The Psalter of Basil II, 11th century

Marcian Library in Venice (Cod. Marc. gr. Z. 17. f.IIIr)

The Portrait Illumination of Basil II

A larger image of The Portrait Illumination of Basil II in his Psalter, Marcian Library in Venice (Cod. Marc. gr. Z. 17. f.IIIr)

Referenced on p23 MAA-89 Byzantine Armies 886-1118 by Ian Heath & Angus McBride:
A portrait of c. 1017 of Basil II (976-1025), called Bulgaroctonos or 'Killer of Bulgars'. A superb soldier, contemporaries reported that at the very sight of his banner the enemy used to flee, screaming, 'Run! Run! It is the Emperor!' It was he who totally subjugated Bulgaria, in addition scoring victories over Armenians, Georgians, Arabs and Normans. Had he lived another ten years he would have reconquered probably the Empire's long-lost Italian and Egyptian provinces too. His own reign followed on from those of two other brilliant generals, the Emperors Nikephoros II Phokas (whose stupendous victories over the Arabs won him, from their own lips, the title of 'The White Death'), and John I Tzimisces, who but for his premature death in 976 would have reconquered completely the Holy Land, lost to the Arabs as long ago as 634. Not without reason has the era 963-1025 been christened by some as Byzantium's 'Age of Conquest'.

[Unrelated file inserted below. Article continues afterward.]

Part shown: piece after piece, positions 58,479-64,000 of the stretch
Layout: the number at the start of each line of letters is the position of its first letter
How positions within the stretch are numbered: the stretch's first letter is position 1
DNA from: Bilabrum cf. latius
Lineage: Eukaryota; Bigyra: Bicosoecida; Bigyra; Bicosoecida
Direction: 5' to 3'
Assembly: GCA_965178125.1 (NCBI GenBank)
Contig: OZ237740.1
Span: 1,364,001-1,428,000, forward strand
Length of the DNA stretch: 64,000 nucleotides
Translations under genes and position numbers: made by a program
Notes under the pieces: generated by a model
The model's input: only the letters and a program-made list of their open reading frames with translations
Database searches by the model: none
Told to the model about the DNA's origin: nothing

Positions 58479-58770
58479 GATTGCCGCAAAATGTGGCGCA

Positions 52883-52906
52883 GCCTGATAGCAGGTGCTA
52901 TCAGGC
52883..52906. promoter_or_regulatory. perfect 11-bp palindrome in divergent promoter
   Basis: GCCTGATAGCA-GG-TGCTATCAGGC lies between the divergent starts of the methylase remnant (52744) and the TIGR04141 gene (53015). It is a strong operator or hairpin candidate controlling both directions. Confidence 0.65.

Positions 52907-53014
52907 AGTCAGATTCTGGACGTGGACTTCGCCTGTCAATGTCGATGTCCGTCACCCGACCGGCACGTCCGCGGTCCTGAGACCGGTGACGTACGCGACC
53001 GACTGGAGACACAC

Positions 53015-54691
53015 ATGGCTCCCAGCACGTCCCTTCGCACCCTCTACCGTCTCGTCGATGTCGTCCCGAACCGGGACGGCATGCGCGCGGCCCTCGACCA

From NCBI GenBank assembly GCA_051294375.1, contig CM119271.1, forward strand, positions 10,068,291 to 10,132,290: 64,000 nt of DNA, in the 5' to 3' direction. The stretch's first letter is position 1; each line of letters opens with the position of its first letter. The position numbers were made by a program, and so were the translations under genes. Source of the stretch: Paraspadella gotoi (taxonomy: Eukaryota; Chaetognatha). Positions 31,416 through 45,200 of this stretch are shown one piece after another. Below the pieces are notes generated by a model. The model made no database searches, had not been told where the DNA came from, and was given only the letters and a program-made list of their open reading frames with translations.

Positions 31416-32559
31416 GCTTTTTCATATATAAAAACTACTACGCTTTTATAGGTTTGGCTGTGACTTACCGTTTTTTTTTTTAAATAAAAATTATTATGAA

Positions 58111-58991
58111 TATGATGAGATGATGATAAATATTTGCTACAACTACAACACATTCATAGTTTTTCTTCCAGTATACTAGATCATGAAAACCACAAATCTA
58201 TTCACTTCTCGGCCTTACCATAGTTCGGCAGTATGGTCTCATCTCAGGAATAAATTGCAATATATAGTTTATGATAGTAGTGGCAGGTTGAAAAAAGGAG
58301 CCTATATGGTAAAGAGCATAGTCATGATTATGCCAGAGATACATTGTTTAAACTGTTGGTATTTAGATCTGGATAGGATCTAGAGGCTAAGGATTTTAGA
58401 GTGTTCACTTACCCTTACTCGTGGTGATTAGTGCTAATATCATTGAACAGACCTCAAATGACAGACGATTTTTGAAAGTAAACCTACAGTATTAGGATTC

A note on the portrait illumination of Basil II in his psalter, by Paul Stephenson

From the same manuscript: David and Goliath in the Psalter of Basil II, Byzantine, 11th century. Marcian Library, Venice, Italy, (Cod. Marciana Gr. Z. 17. (=421) Guardia anteriore: IVv)

BYZANTINE EMPEROR IN PARADE ARMOUR in Armies of the Dark Ages 600-1066 by Ian Heath, based on the Portrait Illumination of Basil II in his Psalter
See also A Byzantine Casket, 10th-11th century, Musée National du Moyen Âge, Paris, France
A Byzantine Ivory Casket, early 11th century, Victoria & Albert Museum, London, England
Other Byzantine Illustrations of Costume & Soldiers
Illustrations of 11th century Costume & Soldiers

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